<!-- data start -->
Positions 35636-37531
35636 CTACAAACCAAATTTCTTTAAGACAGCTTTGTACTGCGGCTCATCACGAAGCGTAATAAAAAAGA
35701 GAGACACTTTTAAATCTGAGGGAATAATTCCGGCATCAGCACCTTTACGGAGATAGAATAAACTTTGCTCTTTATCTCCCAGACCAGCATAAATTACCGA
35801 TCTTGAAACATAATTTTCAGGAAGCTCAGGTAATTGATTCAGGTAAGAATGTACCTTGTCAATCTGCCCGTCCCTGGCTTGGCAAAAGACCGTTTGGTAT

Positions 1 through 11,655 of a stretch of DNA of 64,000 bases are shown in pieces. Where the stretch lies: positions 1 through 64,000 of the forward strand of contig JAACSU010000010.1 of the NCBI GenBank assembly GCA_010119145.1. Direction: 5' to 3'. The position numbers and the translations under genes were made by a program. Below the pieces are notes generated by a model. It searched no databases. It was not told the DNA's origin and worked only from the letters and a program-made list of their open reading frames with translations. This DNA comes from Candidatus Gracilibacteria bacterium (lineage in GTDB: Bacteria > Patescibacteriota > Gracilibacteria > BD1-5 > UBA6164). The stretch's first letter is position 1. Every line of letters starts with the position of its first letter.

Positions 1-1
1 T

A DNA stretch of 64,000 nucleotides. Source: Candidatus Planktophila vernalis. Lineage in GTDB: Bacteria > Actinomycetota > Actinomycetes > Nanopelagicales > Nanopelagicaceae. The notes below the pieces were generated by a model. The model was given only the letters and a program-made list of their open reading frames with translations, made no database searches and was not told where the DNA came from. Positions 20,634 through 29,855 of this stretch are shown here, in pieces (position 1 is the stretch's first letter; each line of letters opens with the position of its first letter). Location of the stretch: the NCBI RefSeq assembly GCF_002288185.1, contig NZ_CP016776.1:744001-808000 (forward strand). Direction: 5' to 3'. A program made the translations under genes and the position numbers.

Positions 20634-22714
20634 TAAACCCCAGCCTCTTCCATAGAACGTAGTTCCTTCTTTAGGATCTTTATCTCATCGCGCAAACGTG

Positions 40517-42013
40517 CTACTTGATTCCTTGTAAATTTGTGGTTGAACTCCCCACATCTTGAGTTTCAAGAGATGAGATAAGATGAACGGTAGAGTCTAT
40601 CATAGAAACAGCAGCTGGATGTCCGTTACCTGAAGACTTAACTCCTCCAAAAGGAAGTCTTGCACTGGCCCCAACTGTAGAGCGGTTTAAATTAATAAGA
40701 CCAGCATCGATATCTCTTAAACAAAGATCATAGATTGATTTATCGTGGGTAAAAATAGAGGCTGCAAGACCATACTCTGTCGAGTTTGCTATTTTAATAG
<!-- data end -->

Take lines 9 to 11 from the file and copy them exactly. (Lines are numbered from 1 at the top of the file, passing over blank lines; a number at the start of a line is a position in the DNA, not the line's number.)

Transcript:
Positions 20634-22714
20634 TAAACCCCAGCCTCTTCCATAGAACGTAGTTCCTTCTTTAGGATCTTTATCTCATCGCGCAAACGTG

Positions 40517-42013